They are not equal. Most universities in the world don't have a double degree program, i.e. you will receive 2 qualifications (e.g. B.S/B.A.) when you finish it. I know Australia and probably New Zealand has these, and they usually take 1 yr extra than just 1 bachelor (4 yrs instead of 3 yrs, for double degrees in engineering, 5 yrs instead of a normal 4 yrs for a single degrees.) http://sydney.edu.au/courses/study_area/science-and-technology I don't know any other countries where you can do double degrees in one university. In some European countries, like France, Germany, some university provides these degrees with another university, and they are only for top students who can run around places and complete 2 degrees in the same time (3 yrs) as a normal student, the programs are probably very structured. Here's an example: http://www.upmc.fr/fr/formations/di...ce/double_cursus_sciences_et_philosophie.html
It's in french but with a little google translate you can probably understand it. This is a double degree in philosophy and science. As you can see, the structure is pretty set and you don't have much choices.
Double majors are common in U.S. and most other European countries but you receive one degree by the end of it.
What do you mean by "double degree" and "double major"? Different schools define things differently.
Actually, lots of people in the US earn two bachelors degrees. Lots of students meet the requirements for two different degrees and then earn two bachelors degrees. e.g. a BSc in Physics and a BSc in Mathematics. It is also common in the US to participate in a 3+2 program where a student spends 3 years at one school earning a bachelors degree in science at a liberal arts school and then goes to a more technical school for 2 years to earn a bachelors degree in engineering.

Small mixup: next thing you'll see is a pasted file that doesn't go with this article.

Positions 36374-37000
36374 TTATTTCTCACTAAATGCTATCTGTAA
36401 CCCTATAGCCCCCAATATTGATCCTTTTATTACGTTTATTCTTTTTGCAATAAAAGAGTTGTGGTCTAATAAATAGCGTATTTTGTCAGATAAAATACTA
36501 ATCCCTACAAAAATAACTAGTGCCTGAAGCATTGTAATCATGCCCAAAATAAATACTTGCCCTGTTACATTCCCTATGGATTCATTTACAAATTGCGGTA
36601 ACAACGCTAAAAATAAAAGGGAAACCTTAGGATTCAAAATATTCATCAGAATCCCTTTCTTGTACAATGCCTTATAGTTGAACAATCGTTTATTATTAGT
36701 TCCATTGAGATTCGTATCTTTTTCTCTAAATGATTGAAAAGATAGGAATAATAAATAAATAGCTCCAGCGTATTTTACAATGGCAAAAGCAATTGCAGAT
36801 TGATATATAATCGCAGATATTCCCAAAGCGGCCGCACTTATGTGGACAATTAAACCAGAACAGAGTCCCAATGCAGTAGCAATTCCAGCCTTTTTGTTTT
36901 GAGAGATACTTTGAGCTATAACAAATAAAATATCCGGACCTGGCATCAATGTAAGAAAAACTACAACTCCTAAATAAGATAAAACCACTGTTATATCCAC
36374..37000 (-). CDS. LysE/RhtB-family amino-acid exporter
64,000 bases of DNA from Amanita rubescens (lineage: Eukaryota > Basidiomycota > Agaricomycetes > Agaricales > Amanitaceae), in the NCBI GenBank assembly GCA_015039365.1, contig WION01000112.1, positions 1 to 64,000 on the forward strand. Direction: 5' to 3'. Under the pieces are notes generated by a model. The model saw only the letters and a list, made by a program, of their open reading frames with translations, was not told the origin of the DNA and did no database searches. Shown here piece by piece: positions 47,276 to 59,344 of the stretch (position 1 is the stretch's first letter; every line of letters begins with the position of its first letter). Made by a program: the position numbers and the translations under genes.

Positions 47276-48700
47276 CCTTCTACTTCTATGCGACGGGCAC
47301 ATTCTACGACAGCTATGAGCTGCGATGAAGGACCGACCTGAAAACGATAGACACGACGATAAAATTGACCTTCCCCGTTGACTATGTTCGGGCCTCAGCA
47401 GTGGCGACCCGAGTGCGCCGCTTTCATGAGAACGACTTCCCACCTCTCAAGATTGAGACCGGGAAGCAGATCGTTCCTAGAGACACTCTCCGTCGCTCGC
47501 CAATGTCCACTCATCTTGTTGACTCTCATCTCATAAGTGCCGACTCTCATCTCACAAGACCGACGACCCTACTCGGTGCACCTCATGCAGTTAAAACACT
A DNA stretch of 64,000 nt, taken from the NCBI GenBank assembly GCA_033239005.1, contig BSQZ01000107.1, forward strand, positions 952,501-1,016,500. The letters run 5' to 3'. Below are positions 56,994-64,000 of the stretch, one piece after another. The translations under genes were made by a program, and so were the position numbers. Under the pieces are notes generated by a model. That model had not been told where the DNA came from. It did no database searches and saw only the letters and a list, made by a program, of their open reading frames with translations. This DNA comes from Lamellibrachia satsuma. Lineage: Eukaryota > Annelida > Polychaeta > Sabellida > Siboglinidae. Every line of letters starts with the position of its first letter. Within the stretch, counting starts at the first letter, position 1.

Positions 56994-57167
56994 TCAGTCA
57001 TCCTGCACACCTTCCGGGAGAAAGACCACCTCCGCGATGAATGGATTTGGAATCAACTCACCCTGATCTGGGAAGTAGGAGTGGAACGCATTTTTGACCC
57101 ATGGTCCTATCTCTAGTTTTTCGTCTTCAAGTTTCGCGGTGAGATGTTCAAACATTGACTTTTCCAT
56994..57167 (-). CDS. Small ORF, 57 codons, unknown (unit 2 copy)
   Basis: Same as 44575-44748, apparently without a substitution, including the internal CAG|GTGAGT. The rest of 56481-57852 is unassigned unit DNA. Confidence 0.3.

At my university, a double major is when both majors are within the same college(math and physics for example) and a double degree is when you the two majors you have are in different colleges(liberal arts and engineering for example).
Double degrees and double majors aren't all that uncommon in Canada. I'm not so sure that either one is better than the other -- I think they usually take about the same amount of time to do (5 years).
As has already been mentioned, the difference, at least at my school, is just based on whether the two majors are in the same college. One isn't inherently better than the other, it just depends on what you want to do with it. For instance, if I wanted to go into astrophysics, I'd be best served having a double major in Physics/Astronomy. If I wanted to go into economics, maybe I'd go for a dual degree in Math/Economics. It's entirely relative to what your career goals are.
So generally, the farther two disciplines are from each other, the more likely you'd get a dual degree. The more closely related they are, the more likely you'll have a double major. Dual degrees may take a little longer to get, depending on the subjects, but I know many people who've done it in the usual 4 years.
In Australia, a normal degree only takes 3 yrs, regardless of how many majors you choose to do in it. If it's a single degree, it's 3 yrs. Unless it's a professional degree (doctors, vets, pharm, etc) or if it's engineering (4 yrs).
Double degrees programs usually last for 4 yrs, and they don't need to relate to each other at all. A lot of times they are in different departments, and really they are treated as two degrees and you can do more than one major in each if you choose to. How do you have time? If you look at a degree in Australia and a degree in America, there's no obligation to learn anything extra other than what your degree is supposed to deliver, no US history, professional practice, etc, if you do physics, you just do physics. That's why degrees are shortened to 3 yrs. Of course you can still pick other things you like to do in your electives. But in a double degrees program, you don't get many electives.